This session explored new ways to use marine raw materials, such as mussels, in animal feed. The session was chaired by Stefan Meyer, coordinator of the Competence Network Aquaculture Schleswig-Holstein (KNAQ).
Andreas Stein, sales director at Euroduna, a global player in the specialist feed market, gave an overview on current global markets for marine protein sources in feed, examining the needs of the market and the expected changes in the next 10–20 years. He stated that fish today is still the lead protein, accounting for approx. 50 % of the total global protein market, with Peru, Chile, Norway and Denmark being the biggest producers. Current projections say that 70 % more protein will be needed by 2050. Consequently, there is a strong need to find alternative protein sources for animal feed in times of a growing world population – and with a view to the growth of the aquaculture sector.
Per Dolmer, senior advisor at Orbicon, presented first experiences from Denmark in bringing mussels into the fish feed market as a new raw material. In 2016, the company Blå Biomasse A/S was founded with the aim of running an industrial mussel cultivation with a yearly production volume of 50,000 tonnes. A key factor in making feed mussel production economically sustainable is the strong partnership that has been established along the value chain, involving mussel farmers, mussel meal and fish feed producers as well as fish producers.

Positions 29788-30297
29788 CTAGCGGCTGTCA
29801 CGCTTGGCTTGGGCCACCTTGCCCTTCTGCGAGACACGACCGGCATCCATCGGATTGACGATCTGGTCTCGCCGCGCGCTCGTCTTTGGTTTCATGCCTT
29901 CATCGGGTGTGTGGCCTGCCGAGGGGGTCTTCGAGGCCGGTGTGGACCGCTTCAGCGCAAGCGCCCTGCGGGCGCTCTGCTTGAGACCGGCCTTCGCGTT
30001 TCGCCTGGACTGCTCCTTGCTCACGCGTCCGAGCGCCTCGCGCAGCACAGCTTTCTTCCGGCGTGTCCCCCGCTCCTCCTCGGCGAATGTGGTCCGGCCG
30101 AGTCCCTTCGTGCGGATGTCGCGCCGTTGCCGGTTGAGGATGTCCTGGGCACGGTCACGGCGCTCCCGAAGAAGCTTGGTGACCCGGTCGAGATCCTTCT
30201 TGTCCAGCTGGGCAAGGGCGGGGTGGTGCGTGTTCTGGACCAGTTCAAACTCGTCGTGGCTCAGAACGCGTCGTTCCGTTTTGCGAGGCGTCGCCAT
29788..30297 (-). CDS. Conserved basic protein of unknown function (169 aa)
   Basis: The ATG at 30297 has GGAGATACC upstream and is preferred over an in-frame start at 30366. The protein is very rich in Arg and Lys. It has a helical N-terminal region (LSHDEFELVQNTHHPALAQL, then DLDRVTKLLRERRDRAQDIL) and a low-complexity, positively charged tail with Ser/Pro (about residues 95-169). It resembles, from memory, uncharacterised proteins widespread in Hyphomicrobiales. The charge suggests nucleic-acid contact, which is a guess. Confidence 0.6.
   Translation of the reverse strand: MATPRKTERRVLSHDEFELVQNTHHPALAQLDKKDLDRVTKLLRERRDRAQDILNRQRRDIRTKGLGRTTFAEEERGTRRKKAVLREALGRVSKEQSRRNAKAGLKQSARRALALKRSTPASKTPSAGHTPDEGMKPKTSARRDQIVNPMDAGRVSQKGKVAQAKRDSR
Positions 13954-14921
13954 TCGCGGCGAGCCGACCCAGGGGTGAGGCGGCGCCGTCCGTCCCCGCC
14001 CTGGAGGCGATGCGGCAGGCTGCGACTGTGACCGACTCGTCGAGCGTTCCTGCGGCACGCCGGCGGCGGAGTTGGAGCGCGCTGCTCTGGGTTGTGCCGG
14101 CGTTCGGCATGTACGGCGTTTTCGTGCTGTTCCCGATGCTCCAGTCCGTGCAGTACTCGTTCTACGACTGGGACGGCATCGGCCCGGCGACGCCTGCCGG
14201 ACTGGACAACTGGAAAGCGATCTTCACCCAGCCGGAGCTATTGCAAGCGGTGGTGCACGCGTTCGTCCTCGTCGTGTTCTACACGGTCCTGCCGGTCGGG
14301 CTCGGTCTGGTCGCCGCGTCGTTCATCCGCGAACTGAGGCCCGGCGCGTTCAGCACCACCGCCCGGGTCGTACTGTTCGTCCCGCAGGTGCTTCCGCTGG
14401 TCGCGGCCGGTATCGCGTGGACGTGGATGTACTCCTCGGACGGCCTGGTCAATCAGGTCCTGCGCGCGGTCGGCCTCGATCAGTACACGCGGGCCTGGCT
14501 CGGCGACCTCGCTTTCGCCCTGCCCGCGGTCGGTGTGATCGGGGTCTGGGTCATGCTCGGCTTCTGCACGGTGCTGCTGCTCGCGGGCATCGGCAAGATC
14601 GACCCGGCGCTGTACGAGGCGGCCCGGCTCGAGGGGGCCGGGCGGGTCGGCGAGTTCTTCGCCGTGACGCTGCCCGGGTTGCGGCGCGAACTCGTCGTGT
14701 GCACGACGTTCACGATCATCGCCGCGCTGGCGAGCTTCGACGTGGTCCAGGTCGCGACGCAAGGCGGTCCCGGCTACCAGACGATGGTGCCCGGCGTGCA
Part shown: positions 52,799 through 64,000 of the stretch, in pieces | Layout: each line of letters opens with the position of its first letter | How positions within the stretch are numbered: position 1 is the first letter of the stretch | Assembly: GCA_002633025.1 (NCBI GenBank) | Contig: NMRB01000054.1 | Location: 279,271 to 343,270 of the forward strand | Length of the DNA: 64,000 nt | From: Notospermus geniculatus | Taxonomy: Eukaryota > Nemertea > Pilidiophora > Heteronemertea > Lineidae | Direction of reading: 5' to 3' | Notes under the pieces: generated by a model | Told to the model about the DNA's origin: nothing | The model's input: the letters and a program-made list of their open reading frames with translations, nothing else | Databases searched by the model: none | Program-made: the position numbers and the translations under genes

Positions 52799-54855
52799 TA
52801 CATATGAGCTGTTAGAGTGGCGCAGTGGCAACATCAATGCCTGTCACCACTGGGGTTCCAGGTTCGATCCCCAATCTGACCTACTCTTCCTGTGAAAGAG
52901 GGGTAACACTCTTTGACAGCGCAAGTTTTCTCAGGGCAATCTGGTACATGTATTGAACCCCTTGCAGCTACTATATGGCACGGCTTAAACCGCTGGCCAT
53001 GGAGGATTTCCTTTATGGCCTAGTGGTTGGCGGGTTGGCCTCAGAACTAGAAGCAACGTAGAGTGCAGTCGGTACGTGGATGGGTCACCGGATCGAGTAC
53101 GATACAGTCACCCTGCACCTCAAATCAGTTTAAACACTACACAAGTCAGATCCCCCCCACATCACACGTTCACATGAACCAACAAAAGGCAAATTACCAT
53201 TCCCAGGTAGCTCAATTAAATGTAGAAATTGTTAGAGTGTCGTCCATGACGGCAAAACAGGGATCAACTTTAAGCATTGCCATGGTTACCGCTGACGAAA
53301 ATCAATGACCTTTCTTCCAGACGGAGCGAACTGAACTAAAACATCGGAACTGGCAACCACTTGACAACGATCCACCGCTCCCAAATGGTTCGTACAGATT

Anders Kiessling, Faculty Professor in Aquaculture at the Swedish University of Agricultural Sciences, presented initial results from the post-harvesting work package of the Baltic Blue Growth project, which is looking into different possibilities to process thin-shelled blue mussels from the Baltic Sea. One of these possibilities is the biological production of mussel meal by using soldier fly larvae degradation. Recent changes in European legislation have enabled the use of this high-quality commodity as a feed stuff for aquaculture.
Anne Mette Bæk Jespersen, managing director of Marine Ingredients Denmark who heads the secretariat of EUFishMeal, brought in the perspective of fish meal and fish oil producers. She stressed that Danish and European fish meal and fish oil producers are forerunners in using fish discards in their production processes and are thus contributing to a full utilisation of resources and to building a blue circular economy. Some of the biggest challenges the industry is facing are related to the animal by-products regulation, which does not allow the to producers to provide for human consumption.
One of the conclusions drawn in this session was that feed is food! Fish meal and fish oil production will still have their place and will continue to do so in the future. But new marine raw materials will be needed as a supplement to satisfy the rapidly growing market. New opportunities were also seen in the growing demand for high-value products for human consumption and in the pet feed market.